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dc.creatorBarron, Nadine Lianne.
dc.date.accessioned2012-03-30T07:11:05Z
dc.date.available2012-03-30T07:11:05Z
dc.date.created2003
dc.date.issued2003
dc.identifier.urihttp://hdl.handle.net/10413/5179
dc.descriptionThesis (LL.M.)-University of Natal, Durban, 2003.en
dc.description.abstractThis work will investigate the implementation of plant variety protection obligations that African states, and in particular South Africa, have to undertake under the various relevant international agreements, especially the Agreement on Trade Related Aspects of Intellectual Property Rights and the Convention on Biological Diversity. The property rights regimes set up in the different international instruments do not necessarily culminate in a coherent whole. While a trend towards the privatisation of plant genetic resources is evident and notable, continuous upholding of the sovereign rights of states over their natural resources is also present. In particular, this work will investigate the question of whether intellectual property rights support or undermine the objectives of the Convention on Biological Diversity. Article 27.3(b) of the Agreement on Trade Related Aspects of Intellectual Property Rights provides for the mandatory patenting of micro-organisms and microbiological processes. This provision has, however, been the source of much controversy and was inserted under the proviso that it be reviewed four years after the coming into force of the Agreement (i.e. 1999). To date, such review has not occurred. Accordingly, it will be argued that the obligation to implement the Agreement on Trade Related Aspects of Intellectual Property Rights in African Member States should be suspended pending the outcome of the review. This work will critically consider the effects that the introduction of patents over plant varieties are likely to have in Africa, focusing on the fulfilment of basic food needs for all individuals and the sustainable management of biological resources in African countries. It will be argued that African states should take advantage of the possibility of devising a property rights system adapted to their needs and conditions and should avoid any system involving the introduction of monopoly or exclusionary rights, such as patents or plant breeders' rights.en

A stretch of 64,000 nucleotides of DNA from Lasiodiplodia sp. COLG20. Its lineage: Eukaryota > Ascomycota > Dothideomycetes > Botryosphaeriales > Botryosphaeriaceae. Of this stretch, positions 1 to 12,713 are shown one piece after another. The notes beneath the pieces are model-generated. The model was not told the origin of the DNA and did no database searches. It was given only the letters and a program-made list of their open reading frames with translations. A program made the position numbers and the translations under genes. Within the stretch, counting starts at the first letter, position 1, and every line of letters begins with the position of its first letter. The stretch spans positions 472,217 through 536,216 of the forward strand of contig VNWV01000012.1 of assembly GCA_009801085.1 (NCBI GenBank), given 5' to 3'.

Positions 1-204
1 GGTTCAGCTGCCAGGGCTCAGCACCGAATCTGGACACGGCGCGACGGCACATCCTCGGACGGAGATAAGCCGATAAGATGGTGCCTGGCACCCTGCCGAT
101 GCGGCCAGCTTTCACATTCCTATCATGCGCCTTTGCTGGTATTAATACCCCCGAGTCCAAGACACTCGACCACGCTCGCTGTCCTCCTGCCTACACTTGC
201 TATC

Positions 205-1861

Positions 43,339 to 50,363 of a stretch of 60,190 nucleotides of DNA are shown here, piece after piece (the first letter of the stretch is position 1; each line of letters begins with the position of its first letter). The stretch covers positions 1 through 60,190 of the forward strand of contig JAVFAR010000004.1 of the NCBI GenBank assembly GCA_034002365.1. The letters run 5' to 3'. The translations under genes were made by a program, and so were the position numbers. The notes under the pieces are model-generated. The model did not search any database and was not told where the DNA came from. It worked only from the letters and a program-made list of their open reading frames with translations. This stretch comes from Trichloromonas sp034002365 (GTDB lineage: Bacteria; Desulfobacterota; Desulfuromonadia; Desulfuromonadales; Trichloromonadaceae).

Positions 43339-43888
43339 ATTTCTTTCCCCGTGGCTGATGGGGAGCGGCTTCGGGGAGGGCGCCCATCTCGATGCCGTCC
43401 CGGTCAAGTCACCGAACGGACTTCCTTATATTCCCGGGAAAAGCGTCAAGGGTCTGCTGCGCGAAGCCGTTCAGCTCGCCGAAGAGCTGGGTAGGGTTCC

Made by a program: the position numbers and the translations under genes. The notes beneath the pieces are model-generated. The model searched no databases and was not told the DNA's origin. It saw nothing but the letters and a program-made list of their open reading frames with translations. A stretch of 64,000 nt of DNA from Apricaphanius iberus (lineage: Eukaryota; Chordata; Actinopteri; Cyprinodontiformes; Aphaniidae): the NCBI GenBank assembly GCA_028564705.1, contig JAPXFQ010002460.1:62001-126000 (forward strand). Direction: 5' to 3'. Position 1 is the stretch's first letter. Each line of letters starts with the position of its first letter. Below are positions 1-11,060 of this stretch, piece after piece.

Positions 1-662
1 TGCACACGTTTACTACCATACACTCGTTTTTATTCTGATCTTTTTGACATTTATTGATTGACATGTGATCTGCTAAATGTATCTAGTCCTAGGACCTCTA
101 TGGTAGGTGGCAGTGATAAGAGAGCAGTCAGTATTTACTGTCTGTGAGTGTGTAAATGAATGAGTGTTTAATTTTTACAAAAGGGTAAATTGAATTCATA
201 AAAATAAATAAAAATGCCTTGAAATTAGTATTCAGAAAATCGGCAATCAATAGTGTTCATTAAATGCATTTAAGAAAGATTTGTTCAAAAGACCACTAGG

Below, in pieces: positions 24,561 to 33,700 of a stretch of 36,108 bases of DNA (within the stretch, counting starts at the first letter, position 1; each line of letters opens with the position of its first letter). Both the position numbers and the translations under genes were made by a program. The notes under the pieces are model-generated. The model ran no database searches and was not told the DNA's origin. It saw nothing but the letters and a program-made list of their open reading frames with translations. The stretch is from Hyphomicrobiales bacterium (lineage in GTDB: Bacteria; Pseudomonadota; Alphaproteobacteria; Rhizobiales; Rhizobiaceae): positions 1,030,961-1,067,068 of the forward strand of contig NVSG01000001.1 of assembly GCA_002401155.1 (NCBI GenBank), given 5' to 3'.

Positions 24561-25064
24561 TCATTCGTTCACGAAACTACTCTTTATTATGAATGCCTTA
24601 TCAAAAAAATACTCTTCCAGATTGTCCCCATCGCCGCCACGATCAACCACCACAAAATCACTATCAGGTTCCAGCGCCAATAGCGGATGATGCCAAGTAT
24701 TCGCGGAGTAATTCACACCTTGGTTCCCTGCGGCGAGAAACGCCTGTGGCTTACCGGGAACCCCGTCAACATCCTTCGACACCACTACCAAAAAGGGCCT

dc.language.isoenen
dc.subjectIntellectual property--South Africa.en
dc.subjectEnvironmental law--South Africa.en
dc.subjectTheses--Law.en
dc.titleIntellectual property rights and plant variety protection in South Africa : an international perspective.en
dc.typeThesisen


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